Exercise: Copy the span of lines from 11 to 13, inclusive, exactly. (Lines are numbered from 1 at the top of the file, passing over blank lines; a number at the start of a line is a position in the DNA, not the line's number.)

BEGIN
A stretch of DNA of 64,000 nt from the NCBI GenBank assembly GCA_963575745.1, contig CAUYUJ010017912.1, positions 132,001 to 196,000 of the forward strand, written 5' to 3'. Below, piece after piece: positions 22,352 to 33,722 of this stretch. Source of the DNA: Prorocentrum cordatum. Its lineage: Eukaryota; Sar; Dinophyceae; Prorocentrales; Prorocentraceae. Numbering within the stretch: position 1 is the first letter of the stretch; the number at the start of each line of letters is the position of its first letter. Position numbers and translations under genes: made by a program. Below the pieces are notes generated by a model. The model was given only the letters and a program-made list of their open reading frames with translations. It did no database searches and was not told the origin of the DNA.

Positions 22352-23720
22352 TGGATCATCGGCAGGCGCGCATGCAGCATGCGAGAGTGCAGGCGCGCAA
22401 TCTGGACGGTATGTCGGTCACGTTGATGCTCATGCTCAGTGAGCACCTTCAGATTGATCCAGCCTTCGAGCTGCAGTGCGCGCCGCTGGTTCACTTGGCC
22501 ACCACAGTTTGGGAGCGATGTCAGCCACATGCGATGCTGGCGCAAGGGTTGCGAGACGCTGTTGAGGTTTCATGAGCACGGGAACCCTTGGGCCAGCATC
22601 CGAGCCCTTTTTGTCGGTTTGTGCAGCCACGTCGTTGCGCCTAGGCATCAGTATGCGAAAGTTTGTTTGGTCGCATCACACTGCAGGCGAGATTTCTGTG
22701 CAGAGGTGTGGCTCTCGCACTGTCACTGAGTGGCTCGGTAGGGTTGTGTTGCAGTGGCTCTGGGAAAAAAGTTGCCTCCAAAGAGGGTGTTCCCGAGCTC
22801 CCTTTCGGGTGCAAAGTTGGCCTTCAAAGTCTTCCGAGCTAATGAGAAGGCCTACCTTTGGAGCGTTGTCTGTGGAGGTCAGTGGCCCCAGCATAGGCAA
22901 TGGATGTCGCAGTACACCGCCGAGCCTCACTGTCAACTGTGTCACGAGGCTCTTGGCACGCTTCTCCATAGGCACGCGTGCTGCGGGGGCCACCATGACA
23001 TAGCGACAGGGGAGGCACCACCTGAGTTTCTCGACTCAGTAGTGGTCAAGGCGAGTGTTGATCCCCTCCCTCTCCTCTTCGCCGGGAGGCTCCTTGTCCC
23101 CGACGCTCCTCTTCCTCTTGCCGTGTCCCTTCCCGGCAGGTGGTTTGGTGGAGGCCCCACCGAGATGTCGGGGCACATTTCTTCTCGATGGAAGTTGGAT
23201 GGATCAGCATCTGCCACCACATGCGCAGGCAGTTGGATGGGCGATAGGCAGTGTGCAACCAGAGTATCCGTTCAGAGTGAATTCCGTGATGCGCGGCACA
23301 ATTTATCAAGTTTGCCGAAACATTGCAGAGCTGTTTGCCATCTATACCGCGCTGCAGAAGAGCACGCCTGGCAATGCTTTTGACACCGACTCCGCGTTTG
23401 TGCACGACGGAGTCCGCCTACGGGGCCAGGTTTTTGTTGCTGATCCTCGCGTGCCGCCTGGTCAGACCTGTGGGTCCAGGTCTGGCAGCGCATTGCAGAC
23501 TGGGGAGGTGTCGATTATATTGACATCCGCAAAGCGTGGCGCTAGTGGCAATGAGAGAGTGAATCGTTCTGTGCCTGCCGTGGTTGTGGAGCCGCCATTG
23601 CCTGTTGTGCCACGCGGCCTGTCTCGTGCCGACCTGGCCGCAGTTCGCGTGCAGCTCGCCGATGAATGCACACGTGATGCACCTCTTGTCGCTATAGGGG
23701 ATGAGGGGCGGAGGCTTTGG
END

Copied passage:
23101 CGACGCTCCTCTTCCTCTTGCCGTGTCCCTTCCCGGCAGGTGGTTTGGTGGAGGCCCCACCGAGATGTCGGGGCACATTTCTTCTCGATGGAAGTTGGAT
23201 GGATCAGCATCTGCCACCACATGCGCAGGCAGTTGGATGGGCGATAGGCAGTGTGCAACCAGAGTATCCGTTCAGAGTGAATTCCGTGATGCGCGGCACA
23301 ATTTATCAAGTTTGCCGAAACATTGCAGAGCTGTTTGCCATCTATACCGCGCTGCAGAAGAGCACGCCTGGCAATGCTTTTGACACCGACTCCGCGTTTG